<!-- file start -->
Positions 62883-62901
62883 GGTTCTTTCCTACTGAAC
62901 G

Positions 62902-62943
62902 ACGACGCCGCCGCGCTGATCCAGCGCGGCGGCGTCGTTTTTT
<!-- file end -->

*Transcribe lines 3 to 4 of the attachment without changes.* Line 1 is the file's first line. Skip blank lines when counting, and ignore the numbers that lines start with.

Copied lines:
62901 G

Positions 62902-62943